1 Corinthians 8:9,13 (NIV)

Be careful, however, that the exercise of your freedom does not become a stumbling block to the weak.

Therefore, if what I eat causes my brother to fall into sin, I will never eat meat again, so that I will not cause him to fall.

We call ourselves free people in this country. Freedom however does not mean anything goes. For example I have the freedom of speech guaranteed by the constitution. But I am not free to yell "Fire" in a crowded movie theatre just for mischief's sake. Of course, we would say that we are not free to break the law.

When a Christian says that he is no longer under the law but under grace, the immediate impression is that grace is less stringent than the law. Keeping the law never could save anyone but not because the law was somehow imperfect but because of people are imperfect. So the thinking goes then that grace must be lowering the chinning bar to accommodate people so grace must be easier than the law. In a sense that is very true. But grace brings with it an even higher standard than the law. That higher standard is the law of love.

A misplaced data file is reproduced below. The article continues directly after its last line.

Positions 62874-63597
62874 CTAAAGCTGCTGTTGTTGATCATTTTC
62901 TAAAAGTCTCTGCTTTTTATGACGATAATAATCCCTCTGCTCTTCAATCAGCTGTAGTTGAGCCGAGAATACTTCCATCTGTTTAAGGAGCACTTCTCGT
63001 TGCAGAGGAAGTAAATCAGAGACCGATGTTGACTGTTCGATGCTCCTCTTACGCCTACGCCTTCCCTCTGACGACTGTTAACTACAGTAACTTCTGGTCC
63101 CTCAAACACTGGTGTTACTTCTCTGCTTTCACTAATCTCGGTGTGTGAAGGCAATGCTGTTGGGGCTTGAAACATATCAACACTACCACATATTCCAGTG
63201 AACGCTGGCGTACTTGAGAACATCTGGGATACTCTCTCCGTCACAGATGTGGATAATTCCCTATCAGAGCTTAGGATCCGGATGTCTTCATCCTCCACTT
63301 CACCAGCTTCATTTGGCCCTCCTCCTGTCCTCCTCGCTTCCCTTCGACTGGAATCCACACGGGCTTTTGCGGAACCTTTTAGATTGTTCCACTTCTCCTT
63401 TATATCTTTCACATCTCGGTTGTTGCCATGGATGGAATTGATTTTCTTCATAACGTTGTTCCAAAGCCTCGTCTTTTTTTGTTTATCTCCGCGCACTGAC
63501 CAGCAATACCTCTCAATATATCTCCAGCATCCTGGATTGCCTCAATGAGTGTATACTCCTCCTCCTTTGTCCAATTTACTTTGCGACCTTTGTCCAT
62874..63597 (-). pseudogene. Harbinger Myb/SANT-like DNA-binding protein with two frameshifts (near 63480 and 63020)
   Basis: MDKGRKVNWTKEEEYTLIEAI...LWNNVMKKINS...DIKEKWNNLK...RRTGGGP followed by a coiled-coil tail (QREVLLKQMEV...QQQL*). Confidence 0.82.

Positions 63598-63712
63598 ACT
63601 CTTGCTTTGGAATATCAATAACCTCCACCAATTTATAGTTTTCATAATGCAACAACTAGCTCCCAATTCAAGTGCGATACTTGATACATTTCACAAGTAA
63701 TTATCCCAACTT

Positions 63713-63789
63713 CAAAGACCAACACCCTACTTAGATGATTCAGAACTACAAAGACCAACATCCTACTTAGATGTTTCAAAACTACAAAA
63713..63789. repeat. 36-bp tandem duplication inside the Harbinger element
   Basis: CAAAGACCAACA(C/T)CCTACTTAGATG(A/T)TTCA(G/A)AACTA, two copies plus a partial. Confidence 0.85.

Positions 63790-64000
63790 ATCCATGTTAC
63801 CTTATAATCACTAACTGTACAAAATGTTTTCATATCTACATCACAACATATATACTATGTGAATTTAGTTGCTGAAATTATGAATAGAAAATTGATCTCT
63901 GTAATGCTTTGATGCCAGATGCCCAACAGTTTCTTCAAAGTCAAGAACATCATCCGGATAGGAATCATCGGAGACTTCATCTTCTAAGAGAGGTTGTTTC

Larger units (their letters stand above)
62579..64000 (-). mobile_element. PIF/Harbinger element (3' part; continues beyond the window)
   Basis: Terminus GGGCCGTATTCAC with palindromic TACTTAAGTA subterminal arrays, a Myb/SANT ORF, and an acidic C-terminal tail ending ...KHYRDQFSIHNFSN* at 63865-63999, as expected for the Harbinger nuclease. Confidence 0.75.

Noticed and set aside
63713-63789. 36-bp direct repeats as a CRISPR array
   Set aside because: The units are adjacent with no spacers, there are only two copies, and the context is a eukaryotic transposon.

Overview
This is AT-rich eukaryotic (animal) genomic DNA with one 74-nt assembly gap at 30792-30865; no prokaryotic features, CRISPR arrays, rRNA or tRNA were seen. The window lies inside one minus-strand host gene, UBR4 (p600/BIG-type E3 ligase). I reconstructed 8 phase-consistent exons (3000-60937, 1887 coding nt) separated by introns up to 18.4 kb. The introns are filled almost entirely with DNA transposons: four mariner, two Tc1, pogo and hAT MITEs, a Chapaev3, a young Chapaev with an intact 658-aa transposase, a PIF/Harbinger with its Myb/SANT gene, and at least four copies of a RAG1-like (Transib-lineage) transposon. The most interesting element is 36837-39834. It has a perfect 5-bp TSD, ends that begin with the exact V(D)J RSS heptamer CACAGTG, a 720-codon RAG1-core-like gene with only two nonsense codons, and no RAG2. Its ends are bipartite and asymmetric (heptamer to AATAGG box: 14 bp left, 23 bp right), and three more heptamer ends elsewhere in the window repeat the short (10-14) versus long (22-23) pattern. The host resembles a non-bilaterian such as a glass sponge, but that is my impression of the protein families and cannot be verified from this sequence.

It means that when I am free do something that the law formerly prohibited, I must be aware of how my freedom could influence others. The law of love says that may have to limit myself even on things that the former law allowed, to avoid becoming a stumbling block for another person. In this sense, the law of love is tougher. It feels better too though. I guess you could say, righteousness just feels right!

Galatians 5:13-14 (NIV)

You, my brothers, were called to be free. But do not use your freedom to indulge the sinful nature; rather, serve one another in love. The entire law is summed up in a single command: "Love your neighbor as yourself."


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